Proposed by Michael Codish, Alice Miller, Patrick Prosser, Peter Stuckey

Given a simple undirected graph $G = (V,E)$, where $V$ is the set of vertices and $E$ the set of undirected edges, the edge {$u,v$} is in $E$ if and only if vertex $u$ is adjacent to vertex $v$ in $G$. The graph is simple in that there are no loop edges, i.e. we have no edges of the form {$v,v$}.

The order ($m$) of a graph is the number of vertices in that graph and the size ($n$) is the number of edges. The girth ($k$) is the length of the smallest cycle contained in the graph.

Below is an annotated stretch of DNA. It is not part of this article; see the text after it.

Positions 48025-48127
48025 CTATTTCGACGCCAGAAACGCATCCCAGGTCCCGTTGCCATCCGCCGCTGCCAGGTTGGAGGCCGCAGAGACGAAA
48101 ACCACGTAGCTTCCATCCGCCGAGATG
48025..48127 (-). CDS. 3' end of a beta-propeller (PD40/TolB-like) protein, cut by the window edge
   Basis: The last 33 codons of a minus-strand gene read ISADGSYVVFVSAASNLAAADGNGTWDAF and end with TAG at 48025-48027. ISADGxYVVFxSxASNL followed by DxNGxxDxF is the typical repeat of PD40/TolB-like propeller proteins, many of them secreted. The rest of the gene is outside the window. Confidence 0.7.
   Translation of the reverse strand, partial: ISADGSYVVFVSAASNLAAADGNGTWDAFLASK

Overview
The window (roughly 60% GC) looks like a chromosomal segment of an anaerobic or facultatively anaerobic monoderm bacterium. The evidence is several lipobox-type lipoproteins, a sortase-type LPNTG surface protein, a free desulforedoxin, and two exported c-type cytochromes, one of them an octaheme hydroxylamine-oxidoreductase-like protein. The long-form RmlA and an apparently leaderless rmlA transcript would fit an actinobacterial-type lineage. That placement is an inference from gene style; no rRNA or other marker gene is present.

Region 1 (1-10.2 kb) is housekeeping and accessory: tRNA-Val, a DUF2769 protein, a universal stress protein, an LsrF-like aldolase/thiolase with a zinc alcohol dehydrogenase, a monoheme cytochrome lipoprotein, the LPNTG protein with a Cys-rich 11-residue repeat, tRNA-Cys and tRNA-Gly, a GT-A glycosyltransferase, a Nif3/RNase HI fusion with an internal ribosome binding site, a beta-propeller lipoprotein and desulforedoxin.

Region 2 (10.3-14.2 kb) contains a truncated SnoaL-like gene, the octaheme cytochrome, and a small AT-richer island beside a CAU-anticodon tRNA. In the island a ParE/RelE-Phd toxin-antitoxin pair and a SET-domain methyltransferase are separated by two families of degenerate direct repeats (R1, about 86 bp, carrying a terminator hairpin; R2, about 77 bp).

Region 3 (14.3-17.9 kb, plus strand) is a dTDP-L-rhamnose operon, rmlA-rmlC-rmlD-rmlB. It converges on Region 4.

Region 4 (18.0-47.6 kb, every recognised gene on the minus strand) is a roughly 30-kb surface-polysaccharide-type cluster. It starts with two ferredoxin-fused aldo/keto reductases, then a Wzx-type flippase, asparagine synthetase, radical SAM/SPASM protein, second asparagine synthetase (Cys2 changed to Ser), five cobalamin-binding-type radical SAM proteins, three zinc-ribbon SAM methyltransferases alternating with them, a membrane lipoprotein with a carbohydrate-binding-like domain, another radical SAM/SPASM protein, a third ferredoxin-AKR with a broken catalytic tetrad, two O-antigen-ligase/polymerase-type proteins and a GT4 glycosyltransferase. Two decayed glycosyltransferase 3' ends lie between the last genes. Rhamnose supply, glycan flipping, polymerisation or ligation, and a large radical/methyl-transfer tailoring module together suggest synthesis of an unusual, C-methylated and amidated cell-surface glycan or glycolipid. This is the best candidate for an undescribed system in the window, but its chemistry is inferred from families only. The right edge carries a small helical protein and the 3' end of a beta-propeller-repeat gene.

Let $fk(m)$ denote the maximum number of edges in a graph with m vertices and girth greater than $k$ (i.e. with no cycles of length $k$ or less). The number of non-isomorphic extremal graphs with m vertices and $fk(m)$ edges is denoted $Fk(m)$.

The problem is then, for given values of $m$ and $k$, find $fk(m)$ and additionally to find $Fk(m)$. That is, what is the maximal number of edges in a graph with m vertices and girth greater than $k$ and how many such unique graphs are there?